In 1324, Infante Don Juan Manuel erected the contemporary Gothic-Mudejar convent, where he was subsequently buried, in what was once a fortress built by Alfonso X, the Wise. This emblematic monument was declared a Heritage of Cultural Interest in 1931 and can currently be visited on a free or guided tour.
This Heritage of Cultural Interest boasts a façade with exuberant brick arches, made in the Gothic-Mudejar style, which contrast radically with the luxurious decoration of the funerary chapel of the Manuel family, which was built two centuries later in the Plateresque style.
The chapel’s centrepiece is a window with Gothic tracery framed by two pilasters and an arch. Two coats of arms representing the chapel owners flank the window. One rests above a semicircular tower, which corresponds inside with a spiral staircase without a centre post. This staircase leads up to a balcony.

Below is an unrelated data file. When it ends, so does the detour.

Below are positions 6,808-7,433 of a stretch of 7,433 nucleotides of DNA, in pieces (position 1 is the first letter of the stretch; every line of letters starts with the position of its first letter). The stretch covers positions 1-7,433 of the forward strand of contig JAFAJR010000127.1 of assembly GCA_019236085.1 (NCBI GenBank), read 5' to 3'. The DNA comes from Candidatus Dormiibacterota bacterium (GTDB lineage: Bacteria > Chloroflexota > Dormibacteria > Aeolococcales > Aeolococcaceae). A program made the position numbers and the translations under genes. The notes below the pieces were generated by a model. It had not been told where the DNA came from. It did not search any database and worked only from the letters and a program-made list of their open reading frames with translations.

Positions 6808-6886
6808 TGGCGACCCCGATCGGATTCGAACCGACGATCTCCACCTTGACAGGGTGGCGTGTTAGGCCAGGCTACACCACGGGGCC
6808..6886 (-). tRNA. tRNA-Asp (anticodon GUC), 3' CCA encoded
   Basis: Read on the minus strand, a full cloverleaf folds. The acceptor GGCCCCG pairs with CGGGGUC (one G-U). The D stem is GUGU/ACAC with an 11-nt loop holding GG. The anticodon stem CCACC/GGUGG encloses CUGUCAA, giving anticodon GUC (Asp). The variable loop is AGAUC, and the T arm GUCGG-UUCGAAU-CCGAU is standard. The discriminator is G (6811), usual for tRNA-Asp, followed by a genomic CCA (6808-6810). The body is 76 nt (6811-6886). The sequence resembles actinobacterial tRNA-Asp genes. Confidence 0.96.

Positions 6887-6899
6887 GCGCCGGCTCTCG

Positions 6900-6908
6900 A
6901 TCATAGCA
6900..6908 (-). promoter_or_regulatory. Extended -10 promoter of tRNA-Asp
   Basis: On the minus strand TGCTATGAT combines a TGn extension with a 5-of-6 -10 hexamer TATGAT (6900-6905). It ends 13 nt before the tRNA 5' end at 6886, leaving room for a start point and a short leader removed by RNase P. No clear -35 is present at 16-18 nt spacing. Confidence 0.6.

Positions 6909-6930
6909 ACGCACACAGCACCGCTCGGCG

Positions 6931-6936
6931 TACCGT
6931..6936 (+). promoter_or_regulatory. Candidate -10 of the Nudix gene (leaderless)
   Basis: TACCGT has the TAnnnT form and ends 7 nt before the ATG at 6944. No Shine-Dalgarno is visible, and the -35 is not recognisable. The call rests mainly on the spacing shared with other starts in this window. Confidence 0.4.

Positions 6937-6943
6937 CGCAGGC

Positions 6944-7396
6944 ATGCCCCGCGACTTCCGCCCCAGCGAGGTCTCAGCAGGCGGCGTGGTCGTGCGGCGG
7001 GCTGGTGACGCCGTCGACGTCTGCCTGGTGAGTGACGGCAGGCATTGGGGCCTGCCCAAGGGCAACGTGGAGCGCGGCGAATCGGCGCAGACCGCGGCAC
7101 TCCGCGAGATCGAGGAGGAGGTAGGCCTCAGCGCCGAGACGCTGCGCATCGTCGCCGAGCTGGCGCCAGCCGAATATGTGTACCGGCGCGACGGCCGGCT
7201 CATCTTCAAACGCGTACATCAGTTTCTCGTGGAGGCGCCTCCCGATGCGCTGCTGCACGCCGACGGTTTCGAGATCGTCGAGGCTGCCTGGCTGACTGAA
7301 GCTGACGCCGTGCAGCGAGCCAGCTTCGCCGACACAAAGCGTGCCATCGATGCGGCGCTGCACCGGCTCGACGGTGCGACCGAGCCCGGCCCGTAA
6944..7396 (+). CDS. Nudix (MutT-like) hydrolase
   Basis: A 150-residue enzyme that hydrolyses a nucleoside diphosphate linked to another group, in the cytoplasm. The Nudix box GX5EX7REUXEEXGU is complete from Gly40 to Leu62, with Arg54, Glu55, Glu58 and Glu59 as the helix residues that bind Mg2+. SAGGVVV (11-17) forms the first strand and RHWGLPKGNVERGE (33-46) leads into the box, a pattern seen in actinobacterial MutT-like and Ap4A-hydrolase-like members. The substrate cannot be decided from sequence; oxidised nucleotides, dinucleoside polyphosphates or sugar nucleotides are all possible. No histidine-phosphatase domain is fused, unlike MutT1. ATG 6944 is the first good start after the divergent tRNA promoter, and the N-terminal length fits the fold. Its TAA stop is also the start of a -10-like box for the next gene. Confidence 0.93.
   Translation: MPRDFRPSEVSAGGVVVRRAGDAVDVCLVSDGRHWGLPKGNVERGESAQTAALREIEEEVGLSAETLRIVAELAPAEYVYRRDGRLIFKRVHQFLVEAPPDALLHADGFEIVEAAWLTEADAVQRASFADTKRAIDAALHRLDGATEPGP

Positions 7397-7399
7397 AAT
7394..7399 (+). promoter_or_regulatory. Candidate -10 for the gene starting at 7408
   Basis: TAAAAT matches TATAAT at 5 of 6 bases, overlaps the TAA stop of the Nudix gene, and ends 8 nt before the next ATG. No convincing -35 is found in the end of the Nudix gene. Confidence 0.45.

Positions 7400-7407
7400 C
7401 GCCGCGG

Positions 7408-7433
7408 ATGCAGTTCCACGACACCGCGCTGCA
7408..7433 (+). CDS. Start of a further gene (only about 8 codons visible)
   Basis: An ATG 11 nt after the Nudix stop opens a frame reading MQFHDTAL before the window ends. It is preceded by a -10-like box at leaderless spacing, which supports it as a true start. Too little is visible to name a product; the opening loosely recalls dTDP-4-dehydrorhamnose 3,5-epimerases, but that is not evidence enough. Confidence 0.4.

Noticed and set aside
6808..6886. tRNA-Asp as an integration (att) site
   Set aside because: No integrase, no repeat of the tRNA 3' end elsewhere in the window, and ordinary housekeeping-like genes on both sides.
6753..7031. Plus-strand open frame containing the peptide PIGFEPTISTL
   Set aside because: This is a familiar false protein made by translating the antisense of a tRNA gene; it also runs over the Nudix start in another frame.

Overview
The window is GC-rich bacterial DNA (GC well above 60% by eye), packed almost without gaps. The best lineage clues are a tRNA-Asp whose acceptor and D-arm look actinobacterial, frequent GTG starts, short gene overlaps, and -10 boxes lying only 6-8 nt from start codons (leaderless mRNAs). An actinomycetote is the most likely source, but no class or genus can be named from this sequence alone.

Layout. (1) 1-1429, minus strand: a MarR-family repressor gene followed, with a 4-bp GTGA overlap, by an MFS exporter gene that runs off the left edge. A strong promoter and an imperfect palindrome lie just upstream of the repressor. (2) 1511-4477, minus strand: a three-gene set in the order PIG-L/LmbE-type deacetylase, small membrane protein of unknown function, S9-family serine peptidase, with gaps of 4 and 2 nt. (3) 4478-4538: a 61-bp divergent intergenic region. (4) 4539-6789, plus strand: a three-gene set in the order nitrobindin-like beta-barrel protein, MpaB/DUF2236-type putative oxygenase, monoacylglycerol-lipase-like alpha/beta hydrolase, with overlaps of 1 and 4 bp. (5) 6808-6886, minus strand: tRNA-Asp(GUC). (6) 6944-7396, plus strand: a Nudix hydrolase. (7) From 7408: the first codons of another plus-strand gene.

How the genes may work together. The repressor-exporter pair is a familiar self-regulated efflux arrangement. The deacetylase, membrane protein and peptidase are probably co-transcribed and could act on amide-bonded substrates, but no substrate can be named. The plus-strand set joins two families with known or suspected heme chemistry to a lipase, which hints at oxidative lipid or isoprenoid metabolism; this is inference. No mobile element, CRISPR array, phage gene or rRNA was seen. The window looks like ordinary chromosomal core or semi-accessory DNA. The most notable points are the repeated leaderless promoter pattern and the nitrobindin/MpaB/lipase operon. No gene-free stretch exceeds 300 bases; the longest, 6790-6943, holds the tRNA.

Don Juan Manuel de Villena’s funerary chapel, built in a Plateresque style with Gothic reminiscences, is a stunning example of Spanish Renaissance art. It was built in very white limestone, worked meticulously and has been preserved in a very good state. It is one of Peñafiel’s star attractions for lovers of cultural tourism.References:
Narikala is an ancient fortress overlooking Tbilisi, the capital of Georgia, and the Kura River. The fortress consists of two walled sections on a steep hill between the sulphur baths and the botanical gardens of Tbilisi. On the lower court there is the recently restored St Nicholas church. Newly built in 1996–1997, it replaces the original 13th-century church that was destroyed in a fire. The new church is of 'prescribed cross' type, having doors on three sides. The internal part of the church is decorated with the frescos showing scenes both from the Bible and history of Georgia.
The fortress was established in the 4th century and it was a Persian citadel. It was considerably expanded by the Umayyads in the 7th century and later, by king David the Builder (1089–1125). Most of extant fortifications date from the 16th and 17th centuries. In 1827, parts of the fortress were damaged by an earthquake and demolished.